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  #1  
Old 01-11-2002, 04:54 PM
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Question Lug holes: retap or helicoil? (1975 300D)

Hey folks -- picked up a 1975 300D to use as a winter car yesterday, and I see that three of the five (!) lug holes are stripped or otherwise useless on the left rear wheel. (In other words, I have TWO LUG NUTS holding that wheel on right now! Needless to say, I'm not driving it at the moment).

Has anyone had any luck re-tapping the threads on these rotors while they are still on the car? Anytime I try to start a new lug bolt, it tears up the threads and won't hold. I'm guessing I'll probably need to try to take the rotor off and into a machine shop to have it done... bummer, as I'l going to bet that the calipers are rusted on there pretty solid. Guess I'll need to free them up for any future brake jobs anyway.


Frustrating, as this car runs quite well otherwise, and I'd love to be driving it right now!

Thanks in advance for any advice you can offer,

Chris
cscmc1@eiu.edu
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  #2  
Old 01-11-2002, 05:14 PM
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By all means, run a tap through the three holes. Youv'e got nothing to loose and much to gain.
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Michael LaFleur

'05 E320 CDI - 86,000 miles
'86 300SDL - 360,000 miles
'85 300SD - 150,000 miles (sold)
'89 190D - 120,000 miles (sold)
'85 300SD - 317,000 miles (sold)
'98 ML320 - 270,000 miles (sold)
'75 300D - 170,000 miles (sold)
'83 Harley Davidson FLTC (Broken again) :-(
'61 Plymouth Valiant - 60k mikes
2004 Papillon (Oliver)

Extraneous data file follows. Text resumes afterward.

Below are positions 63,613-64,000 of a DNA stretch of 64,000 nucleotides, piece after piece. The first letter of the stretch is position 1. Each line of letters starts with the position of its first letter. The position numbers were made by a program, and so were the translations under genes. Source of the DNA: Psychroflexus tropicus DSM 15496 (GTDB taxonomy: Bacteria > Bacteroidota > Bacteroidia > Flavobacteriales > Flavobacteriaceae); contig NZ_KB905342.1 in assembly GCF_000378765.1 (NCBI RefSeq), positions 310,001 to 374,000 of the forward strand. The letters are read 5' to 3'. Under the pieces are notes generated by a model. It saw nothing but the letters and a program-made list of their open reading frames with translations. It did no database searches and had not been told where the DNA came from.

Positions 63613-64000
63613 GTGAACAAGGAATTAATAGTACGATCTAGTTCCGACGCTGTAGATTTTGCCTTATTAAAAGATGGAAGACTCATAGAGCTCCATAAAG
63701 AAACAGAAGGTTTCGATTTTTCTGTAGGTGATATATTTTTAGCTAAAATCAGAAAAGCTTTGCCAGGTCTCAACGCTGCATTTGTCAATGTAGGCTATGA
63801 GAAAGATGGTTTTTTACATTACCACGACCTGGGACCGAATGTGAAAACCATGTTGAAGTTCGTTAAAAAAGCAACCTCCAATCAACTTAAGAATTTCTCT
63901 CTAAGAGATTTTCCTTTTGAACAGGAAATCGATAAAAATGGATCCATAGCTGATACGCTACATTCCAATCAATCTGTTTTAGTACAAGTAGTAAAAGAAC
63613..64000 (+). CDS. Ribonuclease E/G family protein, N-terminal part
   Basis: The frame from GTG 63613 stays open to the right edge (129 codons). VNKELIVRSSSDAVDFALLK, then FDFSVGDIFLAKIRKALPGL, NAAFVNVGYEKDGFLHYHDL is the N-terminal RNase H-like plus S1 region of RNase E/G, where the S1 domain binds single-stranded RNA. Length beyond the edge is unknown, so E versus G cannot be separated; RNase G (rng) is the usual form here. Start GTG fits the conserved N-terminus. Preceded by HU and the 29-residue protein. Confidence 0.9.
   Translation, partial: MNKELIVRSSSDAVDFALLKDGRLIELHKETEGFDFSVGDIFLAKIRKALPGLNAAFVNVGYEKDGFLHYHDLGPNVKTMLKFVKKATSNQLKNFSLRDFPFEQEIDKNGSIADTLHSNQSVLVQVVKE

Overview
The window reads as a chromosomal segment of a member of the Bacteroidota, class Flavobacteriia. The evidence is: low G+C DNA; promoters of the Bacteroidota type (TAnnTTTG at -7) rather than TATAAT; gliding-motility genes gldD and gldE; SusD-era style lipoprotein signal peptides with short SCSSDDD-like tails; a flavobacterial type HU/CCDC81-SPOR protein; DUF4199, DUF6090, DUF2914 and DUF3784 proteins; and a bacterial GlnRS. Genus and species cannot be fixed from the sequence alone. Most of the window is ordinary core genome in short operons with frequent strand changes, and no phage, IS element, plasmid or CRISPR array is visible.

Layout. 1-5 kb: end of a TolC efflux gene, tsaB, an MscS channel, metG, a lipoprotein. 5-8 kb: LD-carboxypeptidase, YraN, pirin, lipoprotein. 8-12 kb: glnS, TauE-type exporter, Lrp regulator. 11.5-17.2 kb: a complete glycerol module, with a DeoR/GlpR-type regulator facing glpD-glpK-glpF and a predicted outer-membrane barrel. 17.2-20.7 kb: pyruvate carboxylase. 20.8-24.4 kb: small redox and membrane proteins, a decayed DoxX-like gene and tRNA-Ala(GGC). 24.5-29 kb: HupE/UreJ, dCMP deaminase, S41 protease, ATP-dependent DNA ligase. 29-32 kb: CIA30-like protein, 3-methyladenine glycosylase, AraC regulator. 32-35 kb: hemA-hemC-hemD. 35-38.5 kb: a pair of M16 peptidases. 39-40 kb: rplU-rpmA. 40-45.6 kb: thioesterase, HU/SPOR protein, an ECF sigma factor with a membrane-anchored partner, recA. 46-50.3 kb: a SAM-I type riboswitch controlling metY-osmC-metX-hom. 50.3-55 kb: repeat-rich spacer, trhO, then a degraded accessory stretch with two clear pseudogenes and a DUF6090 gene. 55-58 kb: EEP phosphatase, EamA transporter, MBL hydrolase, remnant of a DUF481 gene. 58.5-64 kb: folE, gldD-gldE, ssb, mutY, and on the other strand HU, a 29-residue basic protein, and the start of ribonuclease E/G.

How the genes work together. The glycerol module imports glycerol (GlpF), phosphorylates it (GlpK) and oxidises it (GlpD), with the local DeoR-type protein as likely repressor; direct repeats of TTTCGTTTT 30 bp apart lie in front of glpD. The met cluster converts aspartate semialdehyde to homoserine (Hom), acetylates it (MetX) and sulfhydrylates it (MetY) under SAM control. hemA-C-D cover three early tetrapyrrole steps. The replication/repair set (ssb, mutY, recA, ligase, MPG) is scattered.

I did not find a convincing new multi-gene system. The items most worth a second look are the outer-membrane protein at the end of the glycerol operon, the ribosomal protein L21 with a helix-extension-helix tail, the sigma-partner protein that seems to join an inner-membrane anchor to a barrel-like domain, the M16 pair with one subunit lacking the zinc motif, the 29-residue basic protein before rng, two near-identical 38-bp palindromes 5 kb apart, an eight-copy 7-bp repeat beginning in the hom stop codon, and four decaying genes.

2005 Tzitzu (Griffon)
2009 Welsh Corgi (Buba)

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  #3  
Old 01-11-2002, 10:29 PM
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I'm just going to buy new rotors....the tire shop goobered mine up for good, they were torqued on to 1000 ft/lbs when I bought mine.
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83 SD 143 K miles
93 Grand Caravan 130K miles
92 Buick Regal (winter car)
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  #4  
Old 01-12-2002, 08:56 AM
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Yes, the fricking morons at the tire stores can put on 8 and one half billion pounds of torque on these lug bolts. AND they don't do it in a star pattern, just go around in a circle!!

Please don't do this!!!

Here is what you do.

Loosen all the bolts before jacking up the car. You will need a 40 foot cheater bar. :p Please note, I said loosen. Just enough so you can easily turn it with a socket wrench with a 17mm socket or lug wrench. Then snug it back in so there is no play. Remember, all the weight of the car is still on the tire.
Loosen them in a star pattern please.

Then jack up the car, lifting the tire off the ground. Take them all off. Get yourself some copper grease. This is sold at NAPA stores and is known as 3M anti seize or brake grease. There is an aluminum one and a copper one. Ask for the copper one.

Take each bolt to the wire wheel on your bench grinder. (everyone has one, right?) or use a wire brush, or some solvent and an old tootbrush. Clean the threads.
Brush some on to the threads of the bolts with the handy-dandy brush which is attached to the lid of the can. You don't need a lot, just coat the threads.
Also, on the back of the wheel where it contacts the rotor hub, put some smear on the points where it makes contact. You will probably be able to tell where that is by the dirt marks.